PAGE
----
A meditative walk through the corridors of the Cellular Jail generates echoes of the extreme suffering of the political inmates and also reveals the barbarity of the concept of penal settlements and cellular confinement. In an earlier column, I had mentioned some of the revolutionaries who were confined to Kalapani. Their memoirs which were written in the 1920s after they were released – being imprisoned for a decade in the Cellular hell-hole with broken health and standing on the threshold of death itself – is a genre of literature that ought to have been included in some detail in our educational curriculum. Tied to the "Kolu" – iron oil pressing machine – like bullocks and whipped into pressing out 30-pounds oil per day, subjected to the most degrading treatment for years, these revolutionaries held out and resisted.
The 'Tale of My Exile" by Barindra Kumar Ghose, Upendranath Banerjee's "Nirbasiter Atmakatha" (Memoirs of A Revolutionary) a classic in Bengali literature which had moved Gurudev so profoundly that he not only recommended it to people but also wanted to meet the writer himself, Ullaskar Dutt's "Twelve Years of Prison Life" are not only worth republishing but also need to be mainstreamed in our narrative of India's freedom struggle.
Ullaskar, for example, one of the most dynamic, determined and high-souled among the early revolutionaries, transported to the Cellular in 1909 after being convicted in the Alipore Bomb Case, was pushed to madness with torture and humiliation. His protest on the behaviour of the jailor and wardens, led Ullaskar to be manacled and chained to the barrack wall for seven days; suffering from a very high fever and condemned to stand without respite, he lost his mental balance, and was then subjected to electric shock to ensure that he was not feigning madness.
Savarkar recounts the heart-rending cries of Ullaskar when given the shock, "If a young man of this jovial mood, ever smiling, ever witty, one whom the sentence of death could not repress, the fearless Ullaskar, could go mad, then what of us who were passing through a similar ordeal of prison-life?...We were hoping against hope...that other Officers in the jail would yet look after him, and nurse him back to sanity and health. The morning came and what did we find? We found that the cries had grown more frequent and harsher in sound. Ama, Ama – mother, mother – that was the sound we heard repeatedly. It wrung our hearts and deafened our ears. What was really the matter? None would tell us. Some said they were giving him shocks from an electric battery to discover if he was really mad or was only feigning madness..." Ullaskar himself described that experience, "I felt as though my whole physical frame was being shaken to its very roots, the currents of electricity, that passed through my body, seemed to cut asunder all nerves and sinews, most mercilessly."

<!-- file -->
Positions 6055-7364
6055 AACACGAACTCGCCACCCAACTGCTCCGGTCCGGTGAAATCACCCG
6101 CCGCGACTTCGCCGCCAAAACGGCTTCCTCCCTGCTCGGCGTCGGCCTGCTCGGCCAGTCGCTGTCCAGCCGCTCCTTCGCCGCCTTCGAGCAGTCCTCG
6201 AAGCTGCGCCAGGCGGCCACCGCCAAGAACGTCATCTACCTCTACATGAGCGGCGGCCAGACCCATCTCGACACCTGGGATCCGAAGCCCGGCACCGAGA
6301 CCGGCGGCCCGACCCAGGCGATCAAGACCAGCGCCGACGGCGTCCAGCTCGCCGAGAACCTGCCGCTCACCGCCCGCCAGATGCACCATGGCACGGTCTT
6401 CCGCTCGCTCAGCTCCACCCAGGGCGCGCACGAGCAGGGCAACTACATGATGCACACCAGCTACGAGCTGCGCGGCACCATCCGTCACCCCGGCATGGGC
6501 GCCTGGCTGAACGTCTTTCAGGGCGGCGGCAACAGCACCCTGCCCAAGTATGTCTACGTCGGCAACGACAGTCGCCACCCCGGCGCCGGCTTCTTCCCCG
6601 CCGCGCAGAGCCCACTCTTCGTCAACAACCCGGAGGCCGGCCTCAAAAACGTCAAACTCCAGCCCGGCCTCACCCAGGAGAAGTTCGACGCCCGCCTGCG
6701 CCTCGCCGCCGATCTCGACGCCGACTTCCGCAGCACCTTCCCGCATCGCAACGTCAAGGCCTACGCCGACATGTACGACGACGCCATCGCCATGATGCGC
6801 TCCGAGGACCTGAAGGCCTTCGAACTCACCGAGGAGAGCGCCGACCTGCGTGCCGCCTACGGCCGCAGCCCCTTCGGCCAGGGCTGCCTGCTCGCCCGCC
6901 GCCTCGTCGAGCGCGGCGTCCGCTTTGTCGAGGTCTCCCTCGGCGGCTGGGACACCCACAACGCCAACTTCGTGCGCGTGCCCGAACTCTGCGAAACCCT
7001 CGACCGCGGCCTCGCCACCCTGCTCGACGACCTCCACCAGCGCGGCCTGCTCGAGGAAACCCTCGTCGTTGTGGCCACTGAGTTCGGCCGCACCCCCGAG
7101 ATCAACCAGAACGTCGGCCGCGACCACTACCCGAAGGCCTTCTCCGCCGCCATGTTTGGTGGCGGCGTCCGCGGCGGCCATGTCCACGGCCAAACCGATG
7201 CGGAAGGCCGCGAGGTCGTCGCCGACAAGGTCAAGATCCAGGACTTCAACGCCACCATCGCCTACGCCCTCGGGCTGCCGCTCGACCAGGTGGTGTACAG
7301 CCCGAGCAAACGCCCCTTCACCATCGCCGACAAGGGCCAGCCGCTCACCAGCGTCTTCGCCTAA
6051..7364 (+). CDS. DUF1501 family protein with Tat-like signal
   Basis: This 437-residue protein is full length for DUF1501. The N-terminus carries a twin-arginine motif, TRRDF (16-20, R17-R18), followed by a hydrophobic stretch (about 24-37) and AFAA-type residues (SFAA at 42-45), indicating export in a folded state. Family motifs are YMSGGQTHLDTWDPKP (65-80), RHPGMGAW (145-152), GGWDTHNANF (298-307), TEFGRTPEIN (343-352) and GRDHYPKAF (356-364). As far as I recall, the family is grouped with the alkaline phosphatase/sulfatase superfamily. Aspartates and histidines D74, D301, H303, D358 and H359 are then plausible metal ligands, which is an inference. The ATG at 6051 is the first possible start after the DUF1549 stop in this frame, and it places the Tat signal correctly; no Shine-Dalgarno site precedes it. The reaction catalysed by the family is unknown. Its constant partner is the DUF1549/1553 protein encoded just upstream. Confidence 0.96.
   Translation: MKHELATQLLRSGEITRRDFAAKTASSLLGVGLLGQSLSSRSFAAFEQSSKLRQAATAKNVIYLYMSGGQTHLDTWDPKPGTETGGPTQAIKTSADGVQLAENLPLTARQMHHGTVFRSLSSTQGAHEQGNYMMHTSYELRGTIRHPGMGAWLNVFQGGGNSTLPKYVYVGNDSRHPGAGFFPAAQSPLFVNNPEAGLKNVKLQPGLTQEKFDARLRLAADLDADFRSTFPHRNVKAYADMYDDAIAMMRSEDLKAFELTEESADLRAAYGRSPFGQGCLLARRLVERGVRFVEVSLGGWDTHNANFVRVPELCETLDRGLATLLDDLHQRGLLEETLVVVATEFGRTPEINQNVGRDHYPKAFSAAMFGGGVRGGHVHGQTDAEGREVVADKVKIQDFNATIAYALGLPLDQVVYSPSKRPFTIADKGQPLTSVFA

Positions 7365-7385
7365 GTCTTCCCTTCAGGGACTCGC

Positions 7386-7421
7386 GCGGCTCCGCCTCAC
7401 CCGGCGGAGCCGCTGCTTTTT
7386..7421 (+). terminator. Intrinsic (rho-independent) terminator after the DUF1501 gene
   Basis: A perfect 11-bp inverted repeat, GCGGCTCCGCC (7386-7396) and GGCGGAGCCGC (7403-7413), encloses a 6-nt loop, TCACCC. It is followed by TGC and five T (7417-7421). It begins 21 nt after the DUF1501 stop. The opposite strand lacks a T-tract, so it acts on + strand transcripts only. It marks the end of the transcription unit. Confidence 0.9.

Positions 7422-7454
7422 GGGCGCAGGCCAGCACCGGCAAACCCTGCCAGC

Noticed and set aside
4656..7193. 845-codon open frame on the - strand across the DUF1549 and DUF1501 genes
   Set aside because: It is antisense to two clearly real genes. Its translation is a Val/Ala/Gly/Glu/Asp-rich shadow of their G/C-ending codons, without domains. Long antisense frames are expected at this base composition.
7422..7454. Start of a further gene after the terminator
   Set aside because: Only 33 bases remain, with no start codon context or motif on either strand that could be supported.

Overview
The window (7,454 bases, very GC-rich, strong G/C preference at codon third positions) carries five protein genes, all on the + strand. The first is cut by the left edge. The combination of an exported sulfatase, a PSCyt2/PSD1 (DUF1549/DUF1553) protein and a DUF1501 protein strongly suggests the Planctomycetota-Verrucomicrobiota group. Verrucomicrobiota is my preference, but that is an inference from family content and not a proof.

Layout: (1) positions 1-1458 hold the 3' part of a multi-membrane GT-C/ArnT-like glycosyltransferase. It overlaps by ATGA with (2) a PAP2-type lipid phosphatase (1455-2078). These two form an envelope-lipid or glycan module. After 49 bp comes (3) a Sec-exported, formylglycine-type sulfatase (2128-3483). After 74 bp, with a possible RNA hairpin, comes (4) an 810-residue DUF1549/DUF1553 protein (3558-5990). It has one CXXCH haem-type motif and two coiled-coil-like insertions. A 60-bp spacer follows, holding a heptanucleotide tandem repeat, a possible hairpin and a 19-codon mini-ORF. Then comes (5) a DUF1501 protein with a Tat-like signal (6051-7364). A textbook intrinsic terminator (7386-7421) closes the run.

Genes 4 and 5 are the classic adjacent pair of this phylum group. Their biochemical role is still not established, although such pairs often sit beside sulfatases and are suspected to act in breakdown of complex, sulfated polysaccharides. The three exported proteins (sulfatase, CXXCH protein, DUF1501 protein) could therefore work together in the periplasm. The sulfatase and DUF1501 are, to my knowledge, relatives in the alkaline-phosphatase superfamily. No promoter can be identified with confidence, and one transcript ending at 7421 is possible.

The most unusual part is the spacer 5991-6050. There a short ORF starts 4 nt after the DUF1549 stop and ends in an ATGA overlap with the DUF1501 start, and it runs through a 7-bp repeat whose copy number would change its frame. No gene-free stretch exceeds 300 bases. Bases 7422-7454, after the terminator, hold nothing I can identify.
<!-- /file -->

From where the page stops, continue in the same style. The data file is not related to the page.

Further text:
The Cellular Jail has borne witness to such sagas of fearlessness and of resistance, it continues to stand, for the discerning and the perceptive, as a lighthouse, reminding us of the preciousness of our freedom, shedding light on the vision that had inspired countless young lives to adopt deprivation and sacrifice, a reminder that the saga of our struggle for freedom was not limited to a few families or to a few leaders.
(The author is Director, Dr. Syama Prasad Mookerjee Research Foundation, New Delhi. Views are personal.)